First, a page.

At 2:37 in the morning, the telephone rings. It is Ralph Follet, Jay's brother. Ralph, who sounds as though he is drunk and crying, seems to imply that their father, Grampa Follet, is on the verge of death. After discussing the matter with Mary, Jay decides he will drive up to see what is going on. He goes back up to the bedroom, sits on the edge of the bed, and begins putting on his socks. Mary gets up to make Jay breakfast, reminding him to carry his shoes and put them on downstairs, so as not to wake the children.

As Jay dresses he thinks about how thoughtful Mary is of the children, and then he thinks about his father. Jay remembers how burdensome his father used to be to his mother, and that this quality in his father made Jay furious when he was a little boy. But then Jay reflects that his father was generous and always meant well. He looks out the window for a moment, lost in thought. Then he makes the bed so that the heat will stay in for Mary when she goes back to bed after he leaves.

As Mary finishes making eggs, Jay shaves in the bathroom. When he comes out, she has bacon and eggs and coffee ready and has started to make pancakes. He is pleased, and makes her some hot milk so that she will be able to get back to sleep once he leaves. Even though Jay is not that hungry, he tries hard to eat all of the food to show Mary that he appreciates the fact that she made it for him. After a moment, she tells him not to eat more than he feels hungry for, but he finishes it anyway.

After another few moments Jay asks her Mary what she would like to do for her birthday. She is pleased that he remembers and says she will think about it. They debate whether or not they should wake the children so that he can say goodbye to them, but they decide against it. Mary puts a clean handkerchief in Jay's pocket and walks him outside. They kiss goodbye, and he gets into their Ford. The car takes a while to get running, and it makes a terrible noise. After Jay has departed, Mary goes back into the house, drinks her tepid milk, and gets into the bed, delighted to see that Jay has made it up for her.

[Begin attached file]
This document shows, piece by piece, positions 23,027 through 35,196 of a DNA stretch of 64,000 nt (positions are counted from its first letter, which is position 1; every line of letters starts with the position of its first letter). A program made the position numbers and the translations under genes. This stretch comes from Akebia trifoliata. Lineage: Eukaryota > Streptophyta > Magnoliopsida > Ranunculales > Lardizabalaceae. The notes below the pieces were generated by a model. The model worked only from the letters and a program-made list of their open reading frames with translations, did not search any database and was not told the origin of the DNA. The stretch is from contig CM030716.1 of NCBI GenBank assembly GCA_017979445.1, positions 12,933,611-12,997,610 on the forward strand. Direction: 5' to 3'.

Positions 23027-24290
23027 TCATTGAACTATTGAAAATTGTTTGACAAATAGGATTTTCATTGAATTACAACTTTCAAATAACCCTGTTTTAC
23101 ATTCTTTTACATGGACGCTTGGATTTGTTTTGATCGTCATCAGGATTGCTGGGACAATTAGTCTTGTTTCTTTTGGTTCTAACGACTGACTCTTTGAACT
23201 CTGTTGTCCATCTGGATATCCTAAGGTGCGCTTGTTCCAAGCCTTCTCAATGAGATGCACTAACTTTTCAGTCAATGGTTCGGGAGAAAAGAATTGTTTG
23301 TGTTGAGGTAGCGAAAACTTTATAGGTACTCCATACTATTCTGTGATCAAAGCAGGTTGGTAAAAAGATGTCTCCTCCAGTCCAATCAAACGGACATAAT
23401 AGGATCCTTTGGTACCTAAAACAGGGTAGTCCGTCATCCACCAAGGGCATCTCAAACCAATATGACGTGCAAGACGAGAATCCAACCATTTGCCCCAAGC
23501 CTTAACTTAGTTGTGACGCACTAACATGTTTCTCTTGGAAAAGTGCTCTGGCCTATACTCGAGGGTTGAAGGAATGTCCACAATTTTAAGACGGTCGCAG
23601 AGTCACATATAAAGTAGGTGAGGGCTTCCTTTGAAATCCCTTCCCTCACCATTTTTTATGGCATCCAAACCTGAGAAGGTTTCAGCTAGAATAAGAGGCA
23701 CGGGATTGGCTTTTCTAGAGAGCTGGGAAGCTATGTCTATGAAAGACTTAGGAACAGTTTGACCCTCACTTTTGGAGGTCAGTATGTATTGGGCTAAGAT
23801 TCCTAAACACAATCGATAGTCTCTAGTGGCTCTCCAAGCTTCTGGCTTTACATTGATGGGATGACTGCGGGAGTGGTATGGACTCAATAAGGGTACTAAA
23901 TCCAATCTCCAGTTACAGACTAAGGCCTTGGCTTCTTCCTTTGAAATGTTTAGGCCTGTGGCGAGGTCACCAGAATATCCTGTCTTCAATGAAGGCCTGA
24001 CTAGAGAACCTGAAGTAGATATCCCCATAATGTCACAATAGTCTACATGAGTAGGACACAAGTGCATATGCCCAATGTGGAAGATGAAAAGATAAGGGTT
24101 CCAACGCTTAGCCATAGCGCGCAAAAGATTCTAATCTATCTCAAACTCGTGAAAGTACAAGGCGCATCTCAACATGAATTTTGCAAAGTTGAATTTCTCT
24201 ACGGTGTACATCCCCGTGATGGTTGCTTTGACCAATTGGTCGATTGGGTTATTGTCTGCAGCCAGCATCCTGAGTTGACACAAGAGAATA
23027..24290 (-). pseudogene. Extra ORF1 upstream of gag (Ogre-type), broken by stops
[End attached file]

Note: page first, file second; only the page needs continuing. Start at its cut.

In this chapter, the narrator primarily relates events through Jay's point of view, except at the end when Jay has left, and we are given a glimpse of Mary's thoughts. In their conversation after Ralph's call, Mary suggests that perhaps Jay could wait till morning to go. Although the same thought has crossed Jay's mind, he becomes angry when she suggests it, and thinks: "That's easy for you to say. He's not your father, and besides, you've always looked down on him." He drives the thought away, and tells her he would like to wait but cannot take the chance. However, the flash of hostility indicates that Mary and Jay's father do not get along very well.

The conversation between Ralph and Jay shows that Ralph is drunk, and it becomes clear later in the novel that he is an alcoholic. It also becomes clear that Ralph feels inferior to Jay; he states repeatedly over the phone that Jay is "the favorite" and it would mean a lot to him if Jay could come down, especially because their father is so sick, and so on. Jay's mistrust of Ralph's description of their father's condition indicates that Ralph is not the most reliable of people, and his ingratiating tone on the phone also shows Ralph's weakness.

This chapter is the only one in the novel in which we get to see Jay and Mary interact without anyone else around. It is clear that they are very much in love with one another, and that they try to do little things to please each other. Although the first chapter suggests that alcohol may be a point of contention between Mary and Jay, we see no evidence of it in this chapter; the husband and wife appear to have a healthy and harmonious relationship.

There is some foreshadowing in this chapter that the car is going to be important to the plot. Agee shows us this by breaking out of the lengthy paragraph form that characterizes the rest of the novel; the two-page description of the car starting reads more like an onomatopoeic poem. The car is depicted as an unwieldy beast, a "malicious mule"; Agee compares the noise it makes to a "lunatic sobbing" and a "mouse being tortured." Mary watches in apprehension as the car leaves the driveway and speeds away. There is further foreshadowing of gloom in Agee's descriptions after jay leaves: the milk Jay warmed for Mary is now tepid, the empty cup is "singularly repugnant," the children are "drowned" in sleep. Furthermore, though Mary is pleased that Jay has made the bed for her, the warmth that he hoped to store in it for her has "long since departed." It is a curiously weighty ending for a chapter that concerns itself primarily with pleasant domestic rituals; these dark details forebode heavier elements in the plot that manifest later in the story.